Ancient Greek Coins

The first Ancient Greek Coins appeared in Aegina around 600 BCE and were amongst the first coins ever minted by a western civilization. Their design tells the story of a fascinating civilisation. A society that minted coins to celebrate outstanding individuals, gods, and religious practices, as well as ancient international relations. Examples are the Alexander the Great coins the Athenian Owl, and the Obol, just to name a few.

What were Ancient Greek Coins Called?

The coins of Ancient Greece, as well as modern-day Greece pre-euro, were called Drachma. The denominations used in the old city-states of Greece, differ from city-state to city-state (polis) and derive from the weights for gold and silver merchants used to trade goods. To make matters worse, the weights used also differed from era to era. And as you may know, their coinage went through 4 different periods: the Archaic, the Classical, the Hellenistic, and the Roman. So here too, there are substantial differences coin collectors need to be aware of.

So in the name of keeping things simple for newbie coin collectors, we are going to use the Attic standard to answer this question. As it was the most popular weight standard in the Greek world, due to the power and influence of Athens across the ancient world.  In this standard, the Drachm is the base, divided by obols with a sixth of the value.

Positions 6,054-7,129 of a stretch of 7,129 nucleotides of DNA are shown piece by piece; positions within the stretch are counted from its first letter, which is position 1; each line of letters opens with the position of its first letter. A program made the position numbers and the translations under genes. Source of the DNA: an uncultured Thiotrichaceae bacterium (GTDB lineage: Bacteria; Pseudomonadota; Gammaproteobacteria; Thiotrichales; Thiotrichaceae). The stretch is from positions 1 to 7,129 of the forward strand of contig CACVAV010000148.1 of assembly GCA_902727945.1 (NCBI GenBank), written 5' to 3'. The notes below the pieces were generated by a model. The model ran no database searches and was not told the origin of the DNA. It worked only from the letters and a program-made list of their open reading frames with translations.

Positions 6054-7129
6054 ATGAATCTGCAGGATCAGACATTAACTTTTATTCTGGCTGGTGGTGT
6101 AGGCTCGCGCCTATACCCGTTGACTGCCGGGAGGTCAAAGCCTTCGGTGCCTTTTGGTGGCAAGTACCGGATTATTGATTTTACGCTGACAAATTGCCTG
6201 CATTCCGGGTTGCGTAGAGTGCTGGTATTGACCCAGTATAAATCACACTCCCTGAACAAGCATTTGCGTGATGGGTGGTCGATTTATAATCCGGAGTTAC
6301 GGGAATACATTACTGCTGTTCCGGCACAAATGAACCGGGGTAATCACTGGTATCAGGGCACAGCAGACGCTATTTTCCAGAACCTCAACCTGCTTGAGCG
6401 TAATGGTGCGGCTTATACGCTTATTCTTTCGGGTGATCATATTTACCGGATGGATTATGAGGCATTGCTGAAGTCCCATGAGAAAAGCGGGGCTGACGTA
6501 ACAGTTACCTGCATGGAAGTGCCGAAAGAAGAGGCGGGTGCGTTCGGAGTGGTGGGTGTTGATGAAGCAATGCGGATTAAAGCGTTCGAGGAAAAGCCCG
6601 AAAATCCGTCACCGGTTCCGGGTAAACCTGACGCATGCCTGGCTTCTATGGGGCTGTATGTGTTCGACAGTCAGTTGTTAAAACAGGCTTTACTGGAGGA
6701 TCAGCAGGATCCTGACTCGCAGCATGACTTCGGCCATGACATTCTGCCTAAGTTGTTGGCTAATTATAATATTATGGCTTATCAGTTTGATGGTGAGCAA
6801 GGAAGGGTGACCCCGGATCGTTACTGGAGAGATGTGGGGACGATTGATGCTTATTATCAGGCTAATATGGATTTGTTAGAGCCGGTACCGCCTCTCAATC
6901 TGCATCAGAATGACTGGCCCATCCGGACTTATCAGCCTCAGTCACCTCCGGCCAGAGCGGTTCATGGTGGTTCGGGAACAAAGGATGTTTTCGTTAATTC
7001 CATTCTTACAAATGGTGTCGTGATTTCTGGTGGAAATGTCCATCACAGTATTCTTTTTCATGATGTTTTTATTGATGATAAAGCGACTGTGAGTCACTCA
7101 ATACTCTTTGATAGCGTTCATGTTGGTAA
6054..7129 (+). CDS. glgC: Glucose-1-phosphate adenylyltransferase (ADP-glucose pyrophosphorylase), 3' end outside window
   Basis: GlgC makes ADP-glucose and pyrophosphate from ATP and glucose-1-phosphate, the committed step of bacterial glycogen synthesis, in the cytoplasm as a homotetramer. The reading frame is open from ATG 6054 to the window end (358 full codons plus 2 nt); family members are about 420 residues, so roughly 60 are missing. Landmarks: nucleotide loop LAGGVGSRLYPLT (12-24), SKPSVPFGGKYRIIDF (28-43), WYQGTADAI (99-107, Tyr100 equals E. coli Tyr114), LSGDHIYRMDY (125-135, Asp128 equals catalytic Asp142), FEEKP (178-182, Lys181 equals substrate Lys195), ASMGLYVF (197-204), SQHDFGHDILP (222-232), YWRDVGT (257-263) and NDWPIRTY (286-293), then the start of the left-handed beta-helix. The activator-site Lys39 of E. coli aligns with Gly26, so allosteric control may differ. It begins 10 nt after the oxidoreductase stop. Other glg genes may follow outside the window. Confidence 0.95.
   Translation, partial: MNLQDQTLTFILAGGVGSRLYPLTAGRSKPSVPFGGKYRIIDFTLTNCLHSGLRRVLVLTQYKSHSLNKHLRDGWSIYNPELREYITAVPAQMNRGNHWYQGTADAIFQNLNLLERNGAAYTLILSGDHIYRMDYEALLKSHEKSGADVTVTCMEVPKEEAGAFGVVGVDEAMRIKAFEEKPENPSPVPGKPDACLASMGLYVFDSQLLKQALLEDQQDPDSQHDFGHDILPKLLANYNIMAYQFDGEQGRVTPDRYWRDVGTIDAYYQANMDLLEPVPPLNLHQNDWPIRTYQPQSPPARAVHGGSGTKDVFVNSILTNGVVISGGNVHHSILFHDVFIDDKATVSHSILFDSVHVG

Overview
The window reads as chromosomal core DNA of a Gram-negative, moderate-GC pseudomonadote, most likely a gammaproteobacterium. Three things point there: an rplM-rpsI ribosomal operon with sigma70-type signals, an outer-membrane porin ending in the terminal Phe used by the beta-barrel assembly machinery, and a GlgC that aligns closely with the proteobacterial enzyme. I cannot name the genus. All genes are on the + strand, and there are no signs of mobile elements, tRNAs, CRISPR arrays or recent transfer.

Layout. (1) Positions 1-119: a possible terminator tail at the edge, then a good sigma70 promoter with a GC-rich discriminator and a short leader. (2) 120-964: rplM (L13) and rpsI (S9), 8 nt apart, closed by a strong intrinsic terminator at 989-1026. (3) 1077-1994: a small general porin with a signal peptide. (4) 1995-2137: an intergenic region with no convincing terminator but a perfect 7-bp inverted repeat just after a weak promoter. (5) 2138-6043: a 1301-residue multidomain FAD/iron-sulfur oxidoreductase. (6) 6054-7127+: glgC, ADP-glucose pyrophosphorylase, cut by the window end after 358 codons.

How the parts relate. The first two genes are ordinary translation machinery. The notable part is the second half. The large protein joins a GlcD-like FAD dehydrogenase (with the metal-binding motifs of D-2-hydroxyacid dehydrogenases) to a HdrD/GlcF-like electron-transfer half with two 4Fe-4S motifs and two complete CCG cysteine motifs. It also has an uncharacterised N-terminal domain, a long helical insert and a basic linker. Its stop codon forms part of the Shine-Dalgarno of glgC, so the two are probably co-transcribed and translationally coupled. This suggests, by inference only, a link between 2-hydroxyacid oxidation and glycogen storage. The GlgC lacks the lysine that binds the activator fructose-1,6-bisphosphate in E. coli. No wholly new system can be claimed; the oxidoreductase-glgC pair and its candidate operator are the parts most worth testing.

Starting from largest to smallest, the denominations of Greek coins were as follows:

  • Dekadrachm – ratio of 10
  • Tetradrachm – ratio of 4
  • the Drachm – ratio 1
  • Tetrobol – ratio of 2/3
  • Triobol/Hemidrachm – ratio of 1/2
  • Diobol – ratio of 1/3
  • Trihemiobol – ratio of 1/4
  • Obol – ratio of 1/6
  • Tritartemorion  – ratio of 1/8
  • Hemiobol – ratio of 1/12
  • Trihemitartemorion – ratio of 1/16
  • Tetartemorion –  ratio of 1/24

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Thrace, Cherronesos Hemidrachm Good Fine_obv

Thrace, Cherronesos Hemidrachm Good Fine

These silver coins come from the Greek colony of Cherronesos, on the present-day Gallipoli peninsula in Turkey. They were issued over the period from 400-350 B.C. to support trade with cities along the coast of the Black Sea. They feature the forepart of a lion on the obverse and on the reverse a four-part incuse square with various mintmark symbols. A striking coin and now nearly 2400 years old!

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